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Russia's nanotechnology growth: a study of cross-country and cross-regional collaboration networks
Russia's nanotechnology growth: a study of cross-country and cross-regional collaboration networks
Russia's nanotechnology growth: a study of cross-country and cross-regional collaboration networks
Russia's nanotechnology growth: a study of cross-country and cross-regional collaboration networks
Russia's nanotechnology growth: a study of cross-country and cross-regional collaboration networks
Russia's nanotechnology growth: a study of cross-country and cross-regional collaboration networks
Russia's nanotechnology growth: a study of cross-country and cross-regional collaboration networks
Russia's nanotechnology growth: a study of cross-country and cross-regional collaboration networks
Russia's nanotechnology growth: a study of cross-country and cross-regional collaboration networks
Russia's nanotechnology growth: a study of cross-country and cross-regional collaboration networks
Russia's nanotechnology growth: a study of cross-country and cross-regional collaboration networks
Russia's nanotechnology growth: a study of cross-country and cross-regional collaboration networks
Russia's nanotechnology growth: a study of cross-country and cross-regional collaboration networks
Russia's nanotechnology growth: a study of cross-country and cross-regional collaboration networks
Russia's nanotechnology growth: a study of cross-country and cross-regional collaboration networks
Russia's nanotechnology growth: a study of cross-country and cross-regional collaboration networks
Russia's nanotechnology growth: a study of cross-country and cross-regional collaboration networks
Russia's nanotechnology growth: a study of cross-country and cross-regional collaboration networks
Russia's nanotechnology growth: a study of cross-country and cross-regional collaboration networks
Russia's nanotechnology growth: a study of cross-country and cross-regional collaboration networks
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Russia's nanotechnology growth: a study of cross-country and cross-regional collaboration networks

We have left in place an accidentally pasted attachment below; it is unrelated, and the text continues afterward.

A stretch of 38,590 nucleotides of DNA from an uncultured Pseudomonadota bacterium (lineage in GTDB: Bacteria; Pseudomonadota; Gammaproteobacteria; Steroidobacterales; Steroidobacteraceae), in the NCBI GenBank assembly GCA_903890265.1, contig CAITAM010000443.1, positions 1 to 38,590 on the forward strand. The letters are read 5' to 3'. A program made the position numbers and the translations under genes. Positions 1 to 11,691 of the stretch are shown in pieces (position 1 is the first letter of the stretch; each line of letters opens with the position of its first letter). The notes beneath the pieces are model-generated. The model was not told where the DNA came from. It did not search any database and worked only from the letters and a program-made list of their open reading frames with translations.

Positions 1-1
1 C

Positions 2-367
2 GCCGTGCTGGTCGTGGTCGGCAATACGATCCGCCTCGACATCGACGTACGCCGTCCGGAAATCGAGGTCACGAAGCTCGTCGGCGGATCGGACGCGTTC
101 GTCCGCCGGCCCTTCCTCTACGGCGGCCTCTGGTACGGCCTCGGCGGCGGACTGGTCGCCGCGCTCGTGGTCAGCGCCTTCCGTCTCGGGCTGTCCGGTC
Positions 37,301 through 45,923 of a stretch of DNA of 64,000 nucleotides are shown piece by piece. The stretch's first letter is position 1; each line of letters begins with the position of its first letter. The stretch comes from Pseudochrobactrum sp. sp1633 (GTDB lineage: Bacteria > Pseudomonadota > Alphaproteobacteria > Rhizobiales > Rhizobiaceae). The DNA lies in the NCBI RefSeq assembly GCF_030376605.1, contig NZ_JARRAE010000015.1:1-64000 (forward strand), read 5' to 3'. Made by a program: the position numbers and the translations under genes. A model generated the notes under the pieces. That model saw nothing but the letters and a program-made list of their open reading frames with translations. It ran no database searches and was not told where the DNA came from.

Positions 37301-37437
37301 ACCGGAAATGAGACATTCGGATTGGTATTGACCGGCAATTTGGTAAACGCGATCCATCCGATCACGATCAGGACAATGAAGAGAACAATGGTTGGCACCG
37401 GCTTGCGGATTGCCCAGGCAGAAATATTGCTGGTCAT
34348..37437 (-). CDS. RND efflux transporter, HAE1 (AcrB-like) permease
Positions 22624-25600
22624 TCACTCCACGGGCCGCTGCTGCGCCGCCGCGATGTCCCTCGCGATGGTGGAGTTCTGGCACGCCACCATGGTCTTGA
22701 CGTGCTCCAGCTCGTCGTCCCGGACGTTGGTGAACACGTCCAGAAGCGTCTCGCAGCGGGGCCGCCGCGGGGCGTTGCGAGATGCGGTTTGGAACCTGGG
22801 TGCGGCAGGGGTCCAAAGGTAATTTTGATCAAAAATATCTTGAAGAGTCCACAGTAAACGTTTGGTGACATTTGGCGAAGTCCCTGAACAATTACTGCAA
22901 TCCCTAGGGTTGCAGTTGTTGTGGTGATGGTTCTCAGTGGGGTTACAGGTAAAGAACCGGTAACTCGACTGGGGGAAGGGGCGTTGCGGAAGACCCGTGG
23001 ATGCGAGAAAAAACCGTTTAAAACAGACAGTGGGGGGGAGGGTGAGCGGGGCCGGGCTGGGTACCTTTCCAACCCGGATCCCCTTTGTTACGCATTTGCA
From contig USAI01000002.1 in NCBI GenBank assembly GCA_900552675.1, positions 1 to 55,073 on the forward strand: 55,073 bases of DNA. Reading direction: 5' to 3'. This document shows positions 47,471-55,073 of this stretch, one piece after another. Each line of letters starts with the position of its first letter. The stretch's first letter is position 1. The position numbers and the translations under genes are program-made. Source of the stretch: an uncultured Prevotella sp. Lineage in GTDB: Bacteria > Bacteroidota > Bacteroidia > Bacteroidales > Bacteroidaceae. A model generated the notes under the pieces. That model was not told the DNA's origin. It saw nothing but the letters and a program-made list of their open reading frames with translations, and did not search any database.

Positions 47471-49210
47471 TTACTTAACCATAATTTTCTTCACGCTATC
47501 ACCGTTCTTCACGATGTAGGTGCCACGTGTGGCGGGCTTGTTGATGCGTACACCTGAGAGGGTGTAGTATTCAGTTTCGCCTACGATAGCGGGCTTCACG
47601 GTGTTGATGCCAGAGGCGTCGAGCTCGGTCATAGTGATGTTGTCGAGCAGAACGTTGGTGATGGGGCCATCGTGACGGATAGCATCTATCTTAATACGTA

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Presented at the First International Conference «Development of nanotechnology: challenges of international and regional scientific and educational centers», Barnaul, Russia, 12-15 September 2012.

Presented at the First International Conference «Development of nanotechnology: challenges of international and regional scientific and educational centers», Barnaul, Russia, 12-15 September 2012.

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  • Based on the number of basic patents, i.e. applications may have been submitted 1-2 years before the basic patent was eventually granted, which explains why the effects of 2008 crisis are seen only in 2009.
  • No region pursues a stable policy of improving intra-country knowledge flows and promote interactive learning with colleagues in other regions.
  • Transcript

    • 1. Russia’s nanotechnology growth: a study of cross-country and cross- regional collaboration networks Evgeny A. Klochikhina and Philip Shapiraa,b,c a. Manchester Institute of Innovation Research, MBS, University of Manchester, UK b. School of Public Policy, Georgia Institute of Technology, USA c. Center for Nanotechnology in Society, Arizona State University, USA
    • 2. Background• After the USSR collapsed, some liberals proclaimed ‘the end of history’ with an emerging paradigm of global economy, society and values (Fukuyama, 1992)• Although not recognized as market economies immediately, post-communist states were considered as part of the world capitalist system by the merit of their structural reform and establishment of recognized market mechanisms• However, many institutional, social and cultural frameworks remain in transition countries (including Russia) that have substantial impact on their contemporary development and policies